Al-Douri's family hails from the region around Tikrit, where his father worked as an ice seller. He is apparently known as The Ice Man because in his youth he sold blocks of ice from a donkey cart. He later worked as a teacher.
At the time of the invasion, al-Douri, along with President Saddam Hussein and Vice President Taha Yassin Ramadan, was among the three surviving plotters who had brought the Ba'ath Party to power in a coup in 1968. Following the coup, he had continued to retain a prominent position in the Ba'ath regime. This was aided by the fact that al-Douri came from the same clan area as Saddam and had not acquired a distinct power base; thus he did not pose a threat to Saddam's ambitions.
It is alleged that al-Douri played a key role in the chemical shelling of rebellious Kurdish villagers near the city of Halabja in 1988, that resulted in the deaths of 5,000 civilians. Following the Gulf War, he was frequently sent abroad to represent Iraqi interests. His daughter was briefly married to Uday Hussein al-Tikriti, a son of President Saddam Hussein. Due to Uday's continuous feuds with his uncles, however, he later divorced her.
In 1999, while in Austria, where he went unofficially to treat his leukemia, al-Douri was implicated in war crimes. The Austrian opposition demanded that he be arrested, pointing to his role in Iraq's regime, but he was allowed by the government to leave the country.
On 20 March 2003, U.S. forces invaded Iraq, leading to the toppling of the regime of President Saddam Hussein on 9 April 2003. Following the fall of Baghdad, al-Douri went into hiding. U.S. officials claimed that he was involved in the subsequent Iraqi insurgency against U.S. forces, directing and funding guerrilla attacks, as well as brokering an alliance between Ba'athist insurgents and militant Islamists. The U.S. authorities issued a US$10 million reward for any information leading to his capture. Other reports, however, suggested that he was suffering from leukemia and was directing all his energy to avoiding capture.
Al-Douri is the "King of Clubs" in the "most-wanted Iraqi playing cards". Following the capture of Saddam Hussein, he became the most wanted man in Iraq, although as time went on, he became overshadowed by the then leader of Al-Qaeda in Iraq, Abu Musab al-Zarqawi (now deceased).
Paul Wolfowitz, who was then Deputy Secretary of Defense, named al-Douri as the leader of the Iraqi resistance on 23 June 2004, insisting that the Iraqi resistance was not an insurgency, but a continuation of the former Ba'athist government. 'Izzat Ibrahim ad-Douri is especially associated with the Sunni insurgent front Jaysh Muhammad.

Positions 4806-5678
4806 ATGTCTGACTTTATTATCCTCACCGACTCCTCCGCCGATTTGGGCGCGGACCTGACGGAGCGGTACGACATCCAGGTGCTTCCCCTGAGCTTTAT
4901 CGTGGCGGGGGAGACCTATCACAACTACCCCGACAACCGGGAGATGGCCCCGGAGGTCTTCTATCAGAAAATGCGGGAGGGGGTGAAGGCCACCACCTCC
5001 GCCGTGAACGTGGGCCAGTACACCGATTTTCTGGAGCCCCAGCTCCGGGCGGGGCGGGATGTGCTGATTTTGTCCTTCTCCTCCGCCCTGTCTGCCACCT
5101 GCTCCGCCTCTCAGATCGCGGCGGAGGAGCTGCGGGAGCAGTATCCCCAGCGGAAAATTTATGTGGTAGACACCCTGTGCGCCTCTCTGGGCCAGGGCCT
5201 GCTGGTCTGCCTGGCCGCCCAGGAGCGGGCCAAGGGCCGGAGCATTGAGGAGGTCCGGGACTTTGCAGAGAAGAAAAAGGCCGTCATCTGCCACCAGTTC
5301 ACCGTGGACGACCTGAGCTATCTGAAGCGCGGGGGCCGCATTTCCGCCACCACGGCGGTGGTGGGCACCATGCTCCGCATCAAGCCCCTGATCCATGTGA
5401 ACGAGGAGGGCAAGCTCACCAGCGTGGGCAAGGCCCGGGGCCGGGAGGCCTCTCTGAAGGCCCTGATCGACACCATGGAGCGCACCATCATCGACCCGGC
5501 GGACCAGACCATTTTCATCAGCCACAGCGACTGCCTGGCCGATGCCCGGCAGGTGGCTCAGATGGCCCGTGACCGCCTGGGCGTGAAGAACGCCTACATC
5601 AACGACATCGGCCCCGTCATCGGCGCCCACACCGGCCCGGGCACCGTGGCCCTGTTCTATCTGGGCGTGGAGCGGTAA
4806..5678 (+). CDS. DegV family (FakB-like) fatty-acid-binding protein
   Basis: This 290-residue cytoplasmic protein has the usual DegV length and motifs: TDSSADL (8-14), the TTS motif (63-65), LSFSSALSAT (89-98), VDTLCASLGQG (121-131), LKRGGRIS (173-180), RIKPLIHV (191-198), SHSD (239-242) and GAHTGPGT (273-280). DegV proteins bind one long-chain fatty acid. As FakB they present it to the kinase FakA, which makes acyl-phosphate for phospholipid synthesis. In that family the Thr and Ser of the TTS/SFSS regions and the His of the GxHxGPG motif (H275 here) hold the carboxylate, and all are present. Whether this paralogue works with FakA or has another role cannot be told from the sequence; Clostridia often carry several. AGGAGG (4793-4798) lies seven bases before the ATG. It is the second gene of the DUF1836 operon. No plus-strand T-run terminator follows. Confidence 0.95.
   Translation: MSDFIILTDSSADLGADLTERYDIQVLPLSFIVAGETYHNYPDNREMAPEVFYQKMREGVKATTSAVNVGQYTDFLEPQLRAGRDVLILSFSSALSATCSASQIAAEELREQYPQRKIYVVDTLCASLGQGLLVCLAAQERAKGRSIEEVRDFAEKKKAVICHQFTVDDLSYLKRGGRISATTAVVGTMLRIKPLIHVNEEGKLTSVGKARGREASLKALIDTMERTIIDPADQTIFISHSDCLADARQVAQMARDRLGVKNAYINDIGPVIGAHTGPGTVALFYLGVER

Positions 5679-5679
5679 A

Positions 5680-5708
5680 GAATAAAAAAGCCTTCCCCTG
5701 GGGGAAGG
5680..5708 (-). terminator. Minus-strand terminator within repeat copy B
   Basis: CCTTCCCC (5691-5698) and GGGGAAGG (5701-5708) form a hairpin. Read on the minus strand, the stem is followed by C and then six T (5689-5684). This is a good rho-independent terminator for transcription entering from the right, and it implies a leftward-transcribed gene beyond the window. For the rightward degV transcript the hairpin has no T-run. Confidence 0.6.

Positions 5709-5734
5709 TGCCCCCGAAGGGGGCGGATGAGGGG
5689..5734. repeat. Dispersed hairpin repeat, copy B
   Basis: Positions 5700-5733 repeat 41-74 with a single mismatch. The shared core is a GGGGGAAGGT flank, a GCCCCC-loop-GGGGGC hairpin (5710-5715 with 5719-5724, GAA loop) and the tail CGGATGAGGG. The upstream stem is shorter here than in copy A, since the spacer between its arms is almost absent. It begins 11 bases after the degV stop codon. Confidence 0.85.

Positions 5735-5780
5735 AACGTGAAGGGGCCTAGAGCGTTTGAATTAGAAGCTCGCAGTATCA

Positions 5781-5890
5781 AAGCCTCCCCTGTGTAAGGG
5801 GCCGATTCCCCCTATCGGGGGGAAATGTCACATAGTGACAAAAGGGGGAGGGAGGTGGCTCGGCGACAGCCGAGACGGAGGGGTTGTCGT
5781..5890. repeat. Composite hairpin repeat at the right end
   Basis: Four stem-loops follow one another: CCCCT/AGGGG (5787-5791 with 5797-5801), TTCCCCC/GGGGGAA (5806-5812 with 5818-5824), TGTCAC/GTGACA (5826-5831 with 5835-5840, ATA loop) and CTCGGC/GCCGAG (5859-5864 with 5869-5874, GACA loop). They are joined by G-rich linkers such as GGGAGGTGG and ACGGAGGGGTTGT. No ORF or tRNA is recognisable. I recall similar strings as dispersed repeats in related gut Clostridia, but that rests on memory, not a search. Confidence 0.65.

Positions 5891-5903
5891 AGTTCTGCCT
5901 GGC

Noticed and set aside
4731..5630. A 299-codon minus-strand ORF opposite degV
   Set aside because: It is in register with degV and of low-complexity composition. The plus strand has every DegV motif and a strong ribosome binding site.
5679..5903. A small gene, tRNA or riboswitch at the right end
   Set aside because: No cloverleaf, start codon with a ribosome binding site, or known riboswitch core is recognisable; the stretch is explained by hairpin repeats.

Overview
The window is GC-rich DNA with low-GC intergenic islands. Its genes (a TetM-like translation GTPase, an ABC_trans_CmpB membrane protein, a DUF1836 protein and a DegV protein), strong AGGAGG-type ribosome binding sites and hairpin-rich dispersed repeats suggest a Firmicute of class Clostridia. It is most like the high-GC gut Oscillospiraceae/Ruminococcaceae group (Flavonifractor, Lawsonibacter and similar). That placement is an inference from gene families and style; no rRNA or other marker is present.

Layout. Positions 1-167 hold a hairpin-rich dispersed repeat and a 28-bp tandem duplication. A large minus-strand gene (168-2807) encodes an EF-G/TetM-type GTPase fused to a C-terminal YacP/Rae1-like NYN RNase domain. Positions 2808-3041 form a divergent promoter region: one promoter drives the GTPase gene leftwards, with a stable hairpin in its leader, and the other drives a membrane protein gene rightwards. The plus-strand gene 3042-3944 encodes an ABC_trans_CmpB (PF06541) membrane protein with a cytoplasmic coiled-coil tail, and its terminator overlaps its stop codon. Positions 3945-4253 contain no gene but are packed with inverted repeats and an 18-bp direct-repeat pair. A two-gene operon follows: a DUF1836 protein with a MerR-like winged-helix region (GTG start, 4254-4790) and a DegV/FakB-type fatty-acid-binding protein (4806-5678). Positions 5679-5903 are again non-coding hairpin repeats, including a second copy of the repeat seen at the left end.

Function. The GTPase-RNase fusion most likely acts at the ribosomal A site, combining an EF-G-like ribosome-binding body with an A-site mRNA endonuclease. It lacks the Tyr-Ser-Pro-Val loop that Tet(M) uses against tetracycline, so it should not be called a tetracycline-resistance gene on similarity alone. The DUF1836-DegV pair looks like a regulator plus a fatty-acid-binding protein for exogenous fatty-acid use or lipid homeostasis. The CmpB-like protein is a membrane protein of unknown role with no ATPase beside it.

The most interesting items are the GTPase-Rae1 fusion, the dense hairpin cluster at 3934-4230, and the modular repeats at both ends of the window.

On 5 September 2004, Iraq's defense ministry announced that al-Douri had been captured in the town of Tikrit. However, later medical tests showed that the man in custody was a relative of 'Izzat Ibrahim, and not 'Izzat Ibrahim al-Douri himself.
Later in November 2005, however, the Iraqi Ba'ath Party's political media and publishing office announced that the earlier reports were in error and that al-Douri was, in fact, still very much alive. His family members have also released statements to the press to that effect.
On 27 March 2006, al-Jazeera broadcast a tape purportedly of al-Douri speaking to the Arab League summit in Khartoum, Sudan, several days previously. The speaker on the tape, identified by al-Jazeera as 'Izzat Ibrahim al-Duri (sic), calls for Arab support for the Sunni insurgents in Iraq, which he described as "the sole legitimate representative of the Iraqi people".
On 24 July 2006, al-Douri gave an interview to Time magazine through written questions and answers passed between Time and al-Douri by Iraqi intermediaries. In the interview, al-Douri claimed that his Iraqi Army remained in command of 95% of the Iraqi Resistance and attacked al-Zarqawi's tactics, accusing him of playing into "hateful sectarianism" and called on his fighters to direct their attacks against the occupation forces.
Following the execution of former President of Iraq and leader of the Iraqi Baath Party Saddam Hussein, 'Izzat Ibrahim al-Douri was a leading candidate to succeed him as Leader of the Iraqi Baath Party and had been endorsed by a previously unknown group calling itself Baghdad Citizens Gathering.
On 3 January 2007, the web site of the banned Iraqi Baath Party confirmed that al-Douri is now the new leader of the Baath Party. Even so, younger figures such as Mohammed Younis al-Ahmed al-Muwali are thought likely to be serious rivals for his position, especially as Izzat Ibrahim ad-Douri is believed to be ill with diabetes.
Increasing Syrian influence in the Iraqi Baath Party could well have a major effect on who is chosen to lead Baathist parts of the Insurgency, which is at risk of fragmentation.
Al-Douri's whereabouts are not known, although it is believed he spent some time after the 2003 Iraq War in hiding in Syria. Some press reports in August and September 2007 claimed that he and other Baathist leaders had secretly met US officials and representatives of the Iraqi government with a view to bringing the Ba'ath Party into the political process in the run-up to withdrawal of Coalition forces from Iraq, and to secure their assistance against Al-Qaeda activities inside Iraq.
In early October 2007, the formation of an alliance of 22 insurgent groups called the Supreme Command for Jihad and Liberation was announced, and Izzat Ibrahim al-Douri was declared its leader.
In early July 2008 A message, broadcast by Al-Arabiya, purported to be from Izzat Ibrahim al-Douri called on insurgents to make a final push against US forces and "strike the enemy everywhere".